Sergey RACHMANINOV (1873-1943)
Piano Concerto No. 2 in C minor, Op. 18 [34:52]
…tudes-Tableaux, Op. 33 [23:14]
Fritz Kreisler (1875-1962) Liebesleid (Arr. Rachmaninov) [4:51]
Franz Behr (1837-1898) Lachtšubchen, "Polka de WR" (Arr. Rachmaninov) [3:52]
Boris Giltburg (piano), Royal Scottish National Orchestra, Carlos Miguel Prieto
rec. 2016, Glasgow Royal Concert Hall (concerto), 2016, Concert Hall, Wyastone Estate, Monmouth, Wales (piano solos)
NAXOS 8.573629 [66:58]
Boris Giltburg has already given us a fine Naxos disc of solo Rachmaninov, with the Moments Musicaux and the second set of …tudes-Tableaux, Op.39 and here we have the earlier set of …tudes-Tableaux, Op.33, coupled with the Second Piano Concerto. It is perhaps perverse to call the concerto a coupling, when it is the longer work and – according to a recent analysis of piano concerto performances between 2010 and 2016 - the sixth most popular (or at least performed) piano concerto in the world. But it is Op.33 that should attract owners of that earlier Naxos disc, who are likely to own the concerto perhaps in several versions already. So let us start with the solo work.
The …tudes-Tableaux Op.33 really is a set of miniatures, with only No.3 going over four minutes, and with four of the eight pieces being less than three minutes long. So there is a need for the concentration of the pianist to match the concision of the composer, and that is what we get here. In each case the mood is established at once, with Giltburg able fully to enter the world of each of these quite contrasted works. The syncopated march of No.1 is most compelling, its five different time signatures no impediment here to its sounding entirely of a piece, including the shift to a quiet ending. Max Harrison in his book on the composer remarks of No.2 that it “seems to conjure the melody out of the accompaniment” and Giltburg’s poised performance captures this effect perfectly. No.3 opens in a very solemn C minor and moves to a lyrical C major, and here the transition is so seamless we are barely aware of the join. But there is insight from Giltburg in each of these pieces, even those sometimes thought elusive. He argues in the booklet that Op.33 can well be performed as a set, despite having no ‘No.4’ and a strange publication history, and with this performance he makes a good case for it as a satisfying opus to hear straight through. Giltburg is close in timing and mood to the few of the Op.33 pieces that Rachmaninov himself recorded, but still has something individual to say. The same is true of the two charming transcriptions, also recorded by the composer, that close the disc.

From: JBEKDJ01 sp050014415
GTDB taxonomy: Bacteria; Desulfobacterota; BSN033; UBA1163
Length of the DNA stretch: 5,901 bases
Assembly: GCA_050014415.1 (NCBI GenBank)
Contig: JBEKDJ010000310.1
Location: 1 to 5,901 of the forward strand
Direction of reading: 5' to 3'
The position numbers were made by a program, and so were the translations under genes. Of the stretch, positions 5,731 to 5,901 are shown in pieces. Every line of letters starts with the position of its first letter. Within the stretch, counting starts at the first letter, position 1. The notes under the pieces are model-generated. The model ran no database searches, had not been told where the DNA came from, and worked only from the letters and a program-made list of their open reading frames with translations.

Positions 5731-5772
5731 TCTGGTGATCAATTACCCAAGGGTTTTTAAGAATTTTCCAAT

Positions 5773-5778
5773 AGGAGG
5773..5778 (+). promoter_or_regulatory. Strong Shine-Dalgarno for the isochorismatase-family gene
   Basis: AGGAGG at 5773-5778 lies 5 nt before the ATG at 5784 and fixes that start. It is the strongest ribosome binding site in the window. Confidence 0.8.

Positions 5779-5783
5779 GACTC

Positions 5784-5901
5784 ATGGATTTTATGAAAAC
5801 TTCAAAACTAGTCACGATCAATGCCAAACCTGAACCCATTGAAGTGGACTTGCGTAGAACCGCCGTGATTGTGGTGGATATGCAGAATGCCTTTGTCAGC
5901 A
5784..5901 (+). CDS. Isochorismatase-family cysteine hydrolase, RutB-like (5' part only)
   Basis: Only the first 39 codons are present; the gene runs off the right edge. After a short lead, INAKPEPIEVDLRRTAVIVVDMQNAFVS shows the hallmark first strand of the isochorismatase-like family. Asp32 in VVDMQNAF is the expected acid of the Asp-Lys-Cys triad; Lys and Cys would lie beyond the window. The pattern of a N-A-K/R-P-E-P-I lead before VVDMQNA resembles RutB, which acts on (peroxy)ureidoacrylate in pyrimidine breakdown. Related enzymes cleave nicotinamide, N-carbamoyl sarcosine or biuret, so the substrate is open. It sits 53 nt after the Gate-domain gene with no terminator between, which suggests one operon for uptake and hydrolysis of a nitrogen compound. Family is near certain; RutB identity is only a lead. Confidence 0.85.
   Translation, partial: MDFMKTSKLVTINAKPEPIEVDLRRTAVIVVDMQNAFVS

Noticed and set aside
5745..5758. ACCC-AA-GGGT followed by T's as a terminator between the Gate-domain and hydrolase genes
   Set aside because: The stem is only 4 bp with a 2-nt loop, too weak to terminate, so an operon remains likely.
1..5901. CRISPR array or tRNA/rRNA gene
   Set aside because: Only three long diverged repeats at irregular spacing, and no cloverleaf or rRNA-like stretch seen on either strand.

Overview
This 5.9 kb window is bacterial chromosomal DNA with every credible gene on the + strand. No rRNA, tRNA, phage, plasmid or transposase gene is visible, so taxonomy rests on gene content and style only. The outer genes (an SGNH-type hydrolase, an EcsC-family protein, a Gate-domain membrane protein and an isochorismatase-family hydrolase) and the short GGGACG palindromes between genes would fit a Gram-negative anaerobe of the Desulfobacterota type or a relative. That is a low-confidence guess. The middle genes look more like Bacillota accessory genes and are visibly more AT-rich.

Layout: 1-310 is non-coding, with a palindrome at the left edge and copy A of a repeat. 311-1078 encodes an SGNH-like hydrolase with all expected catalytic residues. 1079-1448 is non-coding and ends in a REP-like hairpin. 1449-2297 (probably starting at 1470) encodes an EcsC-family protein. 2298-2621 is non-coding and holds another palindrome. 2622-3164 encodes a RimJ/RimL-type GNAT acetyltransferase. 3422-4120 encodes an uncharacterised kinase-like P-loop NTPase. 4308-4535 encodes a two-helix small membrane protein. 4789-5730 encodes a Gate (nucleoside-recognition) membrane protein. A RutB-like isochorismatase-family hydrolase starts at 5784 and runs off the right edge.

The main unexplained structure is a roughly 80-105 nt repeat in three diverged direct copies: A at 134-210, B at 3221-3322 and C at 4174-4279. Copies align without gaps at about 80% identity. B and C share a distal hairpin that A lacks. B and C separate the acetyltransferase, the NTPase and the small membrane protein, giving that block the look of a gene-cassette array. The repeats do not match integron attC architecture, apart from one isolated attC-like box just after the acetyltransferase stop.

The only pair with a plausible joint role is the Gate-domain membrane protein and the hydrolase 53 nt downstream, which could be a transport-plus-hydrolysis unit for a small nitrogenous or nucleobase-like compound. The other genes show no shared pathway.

The concerto displays the same qualities as the studies. The opening solo is at the traditional broad tempo. The composer’s marking of moderato and minim = 66 followed by a tempo when the strings enter with the first subject, implies a single speed for the whole passage. Here we have the familiar portentous slow chords and a slight increase in speed for the theme. But then Rachmaninov’s own recording does more or less the same, and only Stephen Hough, in his superb Hyperion set of all the concertante piano works, has dared to correct him. Giltburg shows at other points that he probably knows the composer’s recording, but then he is everywhere completely inside the idiom, which matters more than following any specific model of course. At the famous Maestoso - alla marcia section Giltburg struts effectively but does not overdo that stirring moment, then segues expertly into the ensuing meno mosso, where he properly observes the pp marking. The Adagio sostenuto avoids any ‘Brief Encounter’ sentimentality, for Giltburg is scrupulous in observing all the slurs and hairpins of the phrasing, and plays with alluring tone throughout. The RSNO do all that Carlos Miguel Prieto asks of them as well, even if the wind solos are occasionally a bit reticent – they have some fine music here and there could perhaps be more of a chamber musical collaborative feeling at times. The finale retains its dignity without sacrificing excitement, or indeed nobility in the glorious big tune, whose reprise provides a most satisfying sense of arrival. There are innumerable fine recordings of this unsinkable masterpiece, going right back to the composer himself, and here is another. It won’t replace your personal favourite I suspect, but it never does less than justice to the score.
The pianist wrote the fine booklet notes and even took the cover photo, but of course it is his playing that is the reason to get this CD. The engineers have captured the sound of the Fazioli piano almost ideally, and balanced it convincingly in the concerto. Rachmaninov’s music for piano, with and without orchestra, is being superbly well served on disc nowadays, and this Naxos CD is yet another notable example.